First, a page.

Congress is due to leave for a five-week summer recess this weekend.

Murkowski's switch still left Democrats one short of the 60 votes needed to end filibusters. So they were waiting for one of their members, Sen. Heidi Heitkamp of North Dakota, to return to the Capitol from North Dakota and cast the decisive vote for Jones. Aides said Heitkamp was expected back by around 7 p.m.

While most Senate roll calls take about 20 minutes, the Jones vote was still under way at nearly 6 p.m.

The Senate Historian's Office said that while it didn't have exhaustive data on the longest-lasting Senate roll calls, the chamber's 2009 vote on Obama's economic stimulus package lasted five hours and 15 minutes. It ended when Sen. Sherrod Brown, D-Ohio, returned from a family funeral in Ohio to vote.

Many congressional Republicans have been harshly critical of the ATF, especially for its fumbled Fast and Furious Operation aimed at gun-smuggling across the Southwest border. Sen. Charles Grassley, R-Iowa, and others have also complained that Jones' nomination should not move forward because of whistle-blower complaints against Jones involving his work as U.S. attorney for Minnesota.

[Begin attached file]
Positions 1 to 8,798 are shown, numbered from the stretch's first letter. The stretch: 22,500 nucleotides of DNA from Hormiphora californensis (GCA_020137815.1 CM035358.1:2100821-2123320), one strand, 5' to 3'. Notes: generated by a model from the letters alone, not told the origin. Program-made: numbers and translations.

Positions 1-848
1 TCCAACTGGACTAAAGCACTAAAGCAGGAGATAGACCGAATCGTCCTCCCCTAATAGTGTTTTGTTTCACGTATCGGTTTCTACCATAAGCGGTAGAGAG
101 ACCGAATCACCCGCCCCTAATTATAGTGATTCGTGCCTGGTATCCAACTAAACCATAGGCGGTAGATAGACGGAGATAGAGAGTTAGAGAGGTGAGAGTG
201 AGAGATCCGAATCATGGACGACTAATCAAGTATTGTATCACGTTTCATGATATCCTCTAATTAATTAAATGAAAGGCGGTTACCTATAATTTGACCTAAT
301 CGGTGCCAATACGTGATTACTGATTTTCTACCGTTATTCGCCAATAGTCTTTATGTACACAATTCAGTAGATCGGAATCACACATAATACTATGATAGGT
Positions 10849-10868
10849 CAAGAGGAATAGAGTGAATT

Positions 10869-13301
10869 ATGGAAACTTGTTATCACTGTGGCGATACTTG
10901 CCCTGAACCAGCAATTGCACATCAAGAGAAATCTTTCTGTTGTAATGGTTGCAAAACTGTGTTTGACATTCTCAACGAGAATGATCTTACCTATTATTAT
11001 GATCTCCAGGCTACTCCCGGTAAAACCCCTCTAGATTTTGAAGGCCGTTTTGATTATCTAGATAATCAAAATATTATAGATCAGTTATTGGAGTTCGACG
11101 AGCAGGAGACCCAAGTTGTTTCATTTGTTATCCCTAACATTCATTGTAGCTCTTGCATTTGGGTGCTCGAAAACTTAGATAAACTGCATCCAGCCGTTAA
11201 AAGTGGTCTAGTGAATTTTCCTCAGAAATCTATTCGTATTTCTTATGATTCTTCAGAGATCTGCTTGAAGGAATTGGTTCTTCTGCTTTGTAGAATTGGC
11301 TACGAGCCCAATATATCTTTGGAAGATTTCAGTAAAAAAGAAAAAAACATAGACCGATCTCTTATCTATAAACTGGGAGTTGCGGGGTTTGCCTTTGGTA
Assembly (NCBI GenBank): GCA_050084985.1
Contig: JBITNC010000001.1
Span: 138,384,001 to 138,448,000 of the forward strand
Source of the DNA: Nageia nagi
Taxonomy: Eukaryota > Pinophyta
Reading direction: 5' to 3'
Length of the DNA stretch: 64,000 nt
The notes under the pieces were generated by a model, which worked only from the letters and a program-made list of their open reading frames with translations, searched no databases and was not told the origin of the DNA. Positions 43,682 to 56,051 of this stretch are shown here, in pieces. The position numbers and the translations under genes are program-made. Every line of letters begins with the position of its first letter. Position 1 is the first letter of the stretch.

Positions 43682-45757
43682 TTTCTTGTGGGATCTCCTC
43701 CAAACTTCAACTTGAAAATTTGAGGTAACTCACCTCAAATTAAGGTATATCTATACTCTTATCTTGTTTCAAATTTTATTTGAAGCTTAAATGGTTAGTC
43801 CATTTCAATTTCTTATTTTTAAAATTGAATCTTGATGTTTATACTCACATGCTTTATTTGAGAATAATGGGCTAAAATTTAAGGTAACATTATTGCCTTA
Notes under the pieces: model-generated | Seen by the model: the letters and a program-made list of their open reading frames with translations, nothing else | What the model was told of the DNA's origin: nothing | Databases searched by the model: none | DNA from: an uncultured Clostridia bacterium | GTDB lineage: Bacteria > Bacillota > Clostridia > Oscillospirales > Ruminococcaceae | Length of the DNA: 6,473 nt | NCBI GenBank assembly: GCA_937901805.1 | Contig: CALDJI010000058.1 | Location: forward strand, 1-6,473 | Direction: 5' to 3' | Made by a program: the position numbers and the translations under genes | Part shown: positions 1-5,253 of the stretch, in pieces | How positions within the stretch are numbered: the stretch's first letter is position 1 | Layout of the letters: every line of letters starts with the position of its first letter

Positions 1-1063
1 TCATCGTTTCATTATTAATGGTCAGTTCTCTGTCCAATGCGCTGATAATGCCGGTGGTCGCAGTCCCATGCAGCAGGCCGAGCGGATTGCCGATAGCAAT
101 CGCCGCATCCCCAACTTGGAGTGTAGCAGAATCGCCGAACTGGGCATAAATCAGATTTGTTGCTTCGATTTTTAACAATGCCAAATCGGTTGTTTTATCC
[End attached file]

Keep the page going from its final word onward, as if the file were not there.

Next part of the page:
Wednesday's showdown over Jones came more than three months after the Senate rejected efforts by Obama and his allies to require expanded background checks for gun buyers.

Murkowski voted against expanding those checks, but has been among the senators gun control advocates say they hope will switch and support more checks should the Senate vote again. There has been no evidence so far that she will change that background check vote.

Groups favoring stricter gun restrictions have pushed for Jones' nomination for ATF, saying he would strengthen an agency long weakened by congressionally imposed restraints. With a national registry of gun owners forbidden by federal law, authorities face constraints when they want to trace firearms used in crimes.

Five other Republicans also voted Wednesday to end the blockade against Jones. They included Sen. Kelly Ayotte, R-N.H., who came under pressure at home from gun control supporters after she opposed wider background checks in April.

Obama nominated Jones in January, weeks after the killings of 20 first-graders and six staffers at an elementary school in Newtown, Conn. Jones, a former Marine, has been acting director of ATF since 2011 and is also U.S. attorney for Minnesota.

When Obama nominated Jones, he seemed to face long odds for winning approval. But the politically potent National Rifle Association said this week that it was neutral about Jones, which even critics of Jones conceded was important.

For Obama, Tuesday's votes were the latest fruit of a month that has seen Senate approval of a cluster of long-stalled stalled nominations, including his picks to lead the FBI, the Labor Department and the Environmental Protection Agency.

Senators had planned to vote Wednesday to confirm Samantha Power to become ambassador to the United Nations. That roll call was postponed until Thursday.


Associated Press writers Alicia A. Caldwell, David Espo, Andrew Taylor and Matt Yancey contributed to this report.